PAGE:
The Swissnex Urban Data Challenge
Busses, trams, pedestrians, and cars zoom about modern cities. But with urban growth comes challenges—one of them is how to improve transportation.
The Urban Data Challenge competition invited participants to explore mobility data sets from three cities—San Francisco, Geneva, and Zurich—and were challenged to draw meaningful insights through visualization. Over 60 designers, programmers, data scientists, and artists completed the challenge from Zurich, Geneva, San Francisco, Seattle, New York, Paris, and Singapore. (Watch the highlights from the awards above.)
The results are impressive: Transit Quality + Equity gets political by overlaying transit data with income levels, the Frustration Index incorporates the emotional aspects of using public transport. Dots on the Bus, recieved the Fusepool prize of $5,000 to develop their visualization into something truly useful by bringing humor to the difficult issue of public transport – rush hour can be hilarious.
Or watch a visualization that let you fly over Geneva along a bus route in A City’s Heartbeat.
The Urban Data Challenge proves the power of Open Governmental Data. Antoine Stroh, project manager for Public Transport Geneva, is amazed with all the work put into the project and the results. They opened up its first data set for the Urban Data Challenge. For Antoine Stroh the results of the challenge seem to point into the right direction. “This is a first step,” he says. “I am sure that we will carry on with open data.”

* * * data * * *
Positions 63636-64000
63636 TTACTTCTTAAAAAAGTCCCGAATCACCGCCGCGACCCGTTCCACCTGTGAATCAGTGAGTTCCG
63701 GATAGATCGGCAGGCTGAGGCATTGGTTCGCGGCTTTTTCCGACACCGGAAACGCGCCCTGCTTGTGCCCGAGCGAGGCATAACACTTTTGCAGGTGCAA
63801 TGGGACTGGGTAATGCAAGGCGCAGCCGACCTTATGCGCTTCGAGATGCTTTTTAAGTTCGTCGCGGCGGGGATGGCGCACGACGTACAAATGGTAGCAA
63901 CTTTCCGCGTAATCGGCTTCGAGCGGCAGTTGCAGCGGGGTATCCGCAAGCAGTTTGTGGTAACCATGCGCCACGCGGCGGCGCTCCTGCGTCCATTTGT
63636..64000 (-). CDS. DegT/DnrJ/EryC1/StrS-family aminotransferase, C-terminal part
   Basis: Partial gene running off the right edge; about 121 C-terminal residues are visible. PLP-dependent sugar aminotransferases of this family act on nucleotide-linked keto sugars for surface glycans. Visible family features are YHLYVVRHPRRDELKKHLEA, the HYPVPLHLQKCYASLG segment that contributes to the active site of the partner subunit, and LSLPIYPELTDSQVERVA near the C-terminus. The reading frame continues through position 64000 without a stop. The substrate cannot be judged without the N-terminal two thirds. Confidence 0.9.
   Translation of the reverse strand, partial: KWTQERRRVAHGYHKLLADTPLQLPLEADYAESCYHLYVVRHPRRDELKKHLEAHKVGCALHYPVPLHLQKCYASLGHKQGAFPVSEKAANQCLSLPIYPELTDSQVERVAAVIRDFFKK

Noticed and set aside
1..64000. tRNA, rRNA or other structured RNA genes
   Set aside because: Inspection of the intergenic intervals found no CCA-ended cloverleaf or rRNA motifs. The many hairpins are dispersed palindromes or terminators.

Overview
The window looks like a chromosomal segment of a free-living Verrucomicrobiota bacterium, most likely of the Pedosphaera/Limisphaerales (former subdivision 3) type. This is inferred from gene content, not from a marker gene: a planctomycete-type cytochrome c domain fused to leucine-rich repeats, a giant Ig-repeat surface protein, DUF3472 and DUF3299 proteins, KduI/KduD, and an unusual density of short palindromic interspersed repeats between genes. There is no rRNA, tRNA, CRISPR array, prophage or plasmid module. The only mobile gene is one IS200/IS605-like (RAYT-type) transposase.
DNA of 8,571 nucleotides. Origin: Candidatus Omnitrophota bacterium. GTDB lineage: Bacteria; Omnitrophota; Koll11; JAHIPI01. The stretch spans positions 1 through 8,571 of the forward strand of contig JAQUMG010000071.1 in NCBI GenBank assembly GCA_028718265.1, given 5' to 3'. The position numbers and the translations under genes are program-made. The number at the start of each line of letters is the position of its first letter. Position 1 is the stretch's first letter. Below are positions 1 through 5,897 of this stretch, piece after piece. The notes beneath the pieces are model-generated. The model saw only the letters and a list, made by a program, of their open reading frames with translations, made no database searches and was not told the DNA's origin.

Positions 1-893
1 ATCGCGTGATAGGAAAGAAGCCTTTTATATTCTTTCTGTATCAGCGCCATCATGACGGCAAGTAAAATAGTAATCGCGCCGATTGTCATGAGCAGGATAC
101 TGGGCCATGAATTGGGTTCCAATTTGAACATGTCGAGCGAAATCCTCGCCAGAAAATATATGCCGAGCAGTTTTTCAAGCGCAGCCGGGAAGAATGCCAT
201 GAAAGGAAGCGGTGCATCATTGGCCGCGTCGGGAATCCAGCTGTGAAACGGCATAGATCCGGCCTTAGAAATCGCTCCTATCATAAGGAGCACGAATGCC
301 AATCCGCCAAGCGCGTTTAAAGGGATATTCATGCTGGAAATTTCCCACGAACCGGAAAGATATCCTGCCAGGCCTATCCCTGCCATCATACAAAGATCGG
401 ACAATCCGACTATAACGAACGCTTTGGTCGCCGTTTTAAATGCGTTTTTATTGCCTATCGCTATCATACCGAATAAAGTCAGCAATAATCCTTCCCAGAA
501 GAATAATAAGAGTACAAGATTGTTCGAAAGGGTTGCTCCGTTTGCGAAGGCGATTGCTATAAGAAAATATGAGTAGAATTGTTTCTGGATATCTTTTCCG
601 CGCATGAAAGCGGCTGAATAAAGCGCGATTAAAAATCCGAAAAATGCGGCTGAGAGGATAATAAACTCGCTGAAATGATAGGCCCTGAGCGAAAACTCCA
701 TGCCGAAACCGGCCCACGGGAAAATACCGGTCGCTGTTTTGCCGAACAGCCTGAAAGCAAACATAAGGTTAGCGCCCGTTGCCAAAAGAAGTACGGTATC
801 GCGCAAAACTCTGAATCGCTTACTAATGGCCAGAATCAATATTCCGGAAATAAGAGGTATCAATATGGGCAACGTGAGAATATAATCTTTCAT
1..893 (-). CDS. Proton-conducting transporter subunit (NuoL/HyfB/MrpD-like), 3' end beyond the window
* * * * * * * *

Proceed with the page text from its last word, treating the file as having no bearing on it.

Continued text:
This is only the beginning. Now, we will see how the three cities move forward and follow the insights, actions, and implementation, there is also a touring exhibit of the projects planed, an Urban Data Challenge 2014 with more data sets and more cities. Stay tuned.
Leave your comment below, or reply to others.
Read more from the Meeting of the Minds Blog
Spotlighting innovations in urban sustainability and connected technology
The data we have gathered about trees in this region are powerful, but are mostly meaningful because they are in fine enough in detail to be applicable at a local scale. We spent our first few years gathering data so we could identify solutions based on need and not speculation.
In order to realize its potential, green infrastructure must be designed holistically in partnership with the community, delivered at scale, and maintained for the long-term.
Here are 10 ways Portland is tackling housing—along a spectrum from homelessness to homeownership, and creating affordable solutions along that spectrum. We have focused our efforts on leveraging funding sources, and maximizing strategic investment opportunities.